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Papua New Guinea Landslide Buried Thousands, Government Says


SYDNEY, Reuters: Papua New Guinea’s massive landslide buried more than 2,000 people, the government said on Monday, as treacherous terrain impeded aid and lowered hopes of finding survivors.

The National Disaster Centre gave the new number in a letter to the U.N., which had put possible deaths at more than 670.

The variance reflects the remote site and the difficulty in getting an accurate population estimate.

The Pacific island nation’s last credible census was in 2000 and many people live in isolated mountain villages.

Defence Minister Billy Joseph said 4,000 people had been living in the six remote villages in the Maip-Mulitaka area in Enga province, where the landslide occurred in the early hours of Friday while most were asleep.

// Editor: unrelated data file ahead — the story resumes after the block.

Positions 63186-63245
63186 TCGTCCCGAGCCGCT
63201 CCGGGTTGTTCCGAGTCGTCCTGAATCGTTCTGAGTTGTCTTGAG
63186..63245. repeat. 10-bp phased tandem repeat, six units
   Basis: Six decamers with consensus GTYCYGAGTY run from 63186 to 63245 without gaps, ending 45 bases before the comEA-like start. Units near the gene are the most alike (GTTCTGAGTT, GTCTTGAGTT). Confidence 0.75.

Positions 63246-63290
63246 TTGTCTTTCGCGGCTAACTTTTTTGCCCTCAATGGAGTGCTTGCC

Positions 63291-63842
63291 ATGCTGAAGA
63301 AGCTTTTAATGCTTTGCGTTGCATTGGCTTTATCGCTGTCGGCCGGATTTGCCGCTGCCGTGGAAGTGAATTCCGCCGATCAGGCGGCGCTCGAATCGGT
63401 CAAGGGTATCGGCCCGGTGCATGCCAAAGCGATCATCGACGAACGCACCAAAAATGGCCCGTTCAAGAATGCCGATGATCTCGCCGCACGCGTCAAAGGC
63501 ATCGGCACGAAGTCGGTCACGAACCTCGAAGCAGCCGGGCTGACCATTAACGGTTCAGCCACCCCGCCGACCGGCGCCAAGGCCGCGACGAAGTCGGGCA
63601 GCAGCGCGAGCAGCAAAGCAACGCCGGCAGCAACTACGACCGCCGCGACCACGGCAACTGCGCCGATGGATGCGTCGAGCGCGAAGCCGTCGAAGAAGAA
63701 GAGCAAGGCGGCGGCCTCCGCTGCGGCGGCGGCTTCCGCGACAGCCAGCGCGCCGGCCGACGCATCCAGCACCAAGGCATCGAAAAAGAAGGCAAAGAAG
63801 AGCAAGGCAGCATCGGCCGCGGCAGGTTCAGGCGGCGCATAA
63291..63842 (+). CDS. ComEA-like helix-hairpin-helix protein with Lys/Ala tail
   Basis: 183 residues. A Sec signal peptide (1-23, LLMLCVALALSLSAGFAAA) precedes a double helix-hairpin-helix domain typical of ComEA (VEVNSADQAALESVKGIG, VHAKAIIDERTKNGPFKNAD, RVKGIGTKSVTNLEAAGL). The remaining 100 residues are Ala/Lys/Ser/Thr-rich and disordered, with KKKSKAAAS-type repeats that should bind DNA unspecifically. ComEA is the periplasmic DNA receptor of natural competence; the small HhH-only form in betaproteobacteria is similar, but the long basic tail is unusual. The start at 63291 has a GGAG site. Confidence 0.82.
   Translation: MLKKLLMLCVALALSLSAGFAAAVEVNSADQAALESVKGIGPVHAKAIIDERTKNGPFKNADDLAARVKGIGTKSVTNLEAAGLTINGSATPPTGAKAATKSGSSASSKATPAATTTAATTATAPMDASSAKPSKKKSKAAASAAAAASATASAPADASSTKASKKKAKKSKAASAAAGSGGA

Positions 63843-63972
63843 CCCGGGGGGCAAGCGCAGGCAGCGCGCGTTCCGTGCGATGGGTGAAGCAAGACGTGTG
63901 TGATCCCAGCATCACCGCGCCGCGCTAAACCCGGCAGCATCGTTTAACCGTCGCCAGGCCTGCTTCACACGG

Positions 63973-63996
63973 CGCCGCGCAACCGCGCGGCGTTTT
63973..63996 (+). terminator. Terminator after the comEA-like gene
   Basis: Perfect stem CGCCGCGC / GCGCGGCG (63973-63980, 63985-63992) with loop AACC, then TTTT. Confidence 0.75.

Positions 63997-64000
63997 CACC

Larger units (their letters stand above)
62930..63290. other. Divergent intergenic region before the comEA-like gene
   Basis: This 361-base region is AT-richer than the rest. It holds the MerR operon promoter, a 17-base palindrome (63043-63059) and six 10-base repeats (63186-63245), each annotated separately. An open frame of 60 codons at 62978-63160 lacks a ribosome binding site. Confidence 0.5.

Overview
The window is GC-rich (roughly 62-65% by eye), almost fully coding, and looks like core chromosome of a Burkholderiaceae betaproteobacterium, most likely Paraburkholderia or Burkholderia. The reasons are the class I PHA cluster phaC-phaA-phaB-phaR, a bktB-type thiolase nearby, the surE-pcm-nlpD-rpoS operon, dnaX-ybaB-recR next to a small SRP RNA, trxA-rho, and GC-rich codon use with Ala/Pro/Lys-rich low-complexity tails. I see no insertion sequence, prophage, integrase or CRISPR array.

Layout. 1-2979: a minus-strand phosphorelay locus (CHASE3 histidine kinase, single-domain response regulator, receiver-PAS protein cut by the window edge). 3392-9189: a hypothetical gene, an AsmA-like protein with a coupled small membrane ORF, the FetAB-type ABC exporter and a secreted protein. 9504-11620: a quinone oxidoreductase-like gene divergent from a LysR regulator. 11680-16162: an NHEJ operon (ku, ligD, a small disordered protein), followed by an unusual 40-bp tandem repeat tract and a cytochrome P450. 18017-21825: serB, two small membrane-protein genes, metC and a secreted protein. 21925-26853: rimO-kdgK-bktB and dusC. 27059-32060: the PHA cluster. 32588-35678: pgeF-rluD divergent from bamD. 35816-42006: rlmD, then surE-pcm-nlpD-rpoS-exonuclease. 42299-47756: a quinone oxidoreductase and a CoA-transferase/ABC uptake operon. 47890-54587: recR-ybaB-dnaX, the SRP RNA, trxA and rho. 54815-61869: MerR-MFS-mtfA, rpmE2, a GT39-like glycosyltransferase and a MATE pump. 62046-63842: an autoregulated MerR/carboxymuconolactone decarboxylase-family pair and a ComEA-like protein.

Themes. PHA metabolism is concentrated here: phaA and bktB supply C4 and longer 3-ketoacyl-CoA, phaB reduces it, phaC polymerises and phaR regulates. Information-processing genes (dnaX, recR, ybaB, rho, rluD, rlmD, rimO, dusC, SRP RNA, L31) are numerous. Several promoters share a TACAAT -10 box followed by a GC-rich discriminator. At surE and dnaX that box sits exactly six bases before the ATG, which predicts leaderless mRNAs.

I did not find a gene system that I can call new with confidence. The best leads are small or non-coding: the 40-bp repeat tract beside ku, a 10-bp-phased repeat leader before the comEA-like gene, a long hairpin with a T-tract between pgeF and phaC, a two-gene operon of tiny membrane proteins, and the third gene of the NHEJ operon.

More than 150 houses were buried beneath debris almost two storeys high. Rescuers heard screams from beneath the earth.

“I have 18 of my family members being buried under the debris and soil that I am standing on, and a lot more family members in the village I cannot count,” resident Evit Kambu told Reuters. “But I cannot retrieve the bodies so I am standing here helplessly.”

More than 72 hours after the landslide, residents were still using spades, sticks and bare hands to try and shift debris.

Only five bodies had been found, according to the provincial authority.